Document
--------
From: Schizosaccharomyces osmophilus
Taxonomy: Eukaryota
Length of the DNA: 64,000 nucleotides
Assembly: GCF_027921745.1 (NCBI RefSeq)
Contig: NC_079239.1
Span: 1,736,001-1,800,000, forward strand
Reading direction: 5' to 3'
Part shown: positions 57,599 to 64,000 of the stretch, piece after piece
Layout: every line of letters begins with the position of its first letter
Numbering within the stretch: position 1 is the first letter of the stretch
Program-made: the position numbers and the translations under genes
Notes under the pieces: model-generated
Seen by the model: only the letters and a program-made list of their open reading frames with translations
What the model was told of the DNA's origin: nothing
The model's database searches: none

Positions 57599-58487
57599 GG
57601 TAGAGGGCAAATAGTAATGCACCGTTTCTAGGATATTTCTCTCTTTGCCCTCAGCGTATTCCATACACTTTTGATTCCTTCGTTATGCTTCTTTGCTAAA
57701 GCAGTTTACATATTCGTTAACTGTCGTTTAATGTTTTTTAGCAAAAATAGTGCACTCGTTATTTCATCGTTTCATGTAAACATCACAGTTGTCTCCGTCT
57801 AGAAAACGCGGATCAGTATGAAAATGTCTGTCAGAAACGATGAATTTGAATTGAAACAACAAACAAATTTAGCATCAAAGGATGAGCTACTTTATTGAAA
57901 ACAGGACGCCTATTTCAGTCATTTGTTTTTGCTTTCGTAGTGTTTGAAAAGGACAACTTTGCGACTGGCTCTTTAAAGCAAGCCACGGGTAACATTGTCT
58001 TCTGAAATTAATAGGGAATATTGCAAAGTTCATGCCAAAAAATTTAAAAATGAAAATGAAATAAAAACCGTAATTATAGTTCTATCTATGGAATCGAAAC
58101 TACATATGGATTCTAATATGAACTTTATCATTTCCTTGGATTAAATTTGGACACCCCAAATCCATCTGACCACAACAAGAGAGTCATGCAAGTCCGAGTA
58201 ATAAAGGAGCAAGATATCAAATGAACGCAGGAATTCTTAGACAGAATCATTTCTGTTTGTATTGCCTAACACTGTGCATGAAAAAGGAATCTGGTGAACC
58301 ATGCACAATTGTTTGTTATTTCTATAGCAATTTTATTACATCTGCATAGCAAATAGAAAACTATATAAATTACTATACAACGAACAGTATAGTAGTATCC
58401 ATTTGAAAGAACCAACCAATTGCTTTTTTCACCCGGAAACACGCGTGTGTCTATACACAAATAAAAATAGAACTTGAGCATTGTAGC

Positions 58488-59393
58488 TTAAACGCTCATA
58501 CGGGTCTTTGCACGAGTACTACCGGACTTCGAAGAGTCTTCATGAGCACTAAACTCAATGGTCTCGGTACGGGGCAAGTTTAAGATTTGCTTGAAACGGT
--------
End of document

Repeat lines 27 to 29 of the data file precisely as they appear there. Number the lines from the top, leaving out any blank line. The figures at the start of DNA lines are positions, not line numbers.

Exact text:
Positions 58488-59393
58488 TTAAACGCTCATA
58501 CGGGTCTTTGCACGAGTACTACCGGACTTCGAAGAGTCTTCATGAGCACTAAACTCAATGGTCTCGGTACGGGGCAAGTTTAAGATTTGCTTGAAACGGT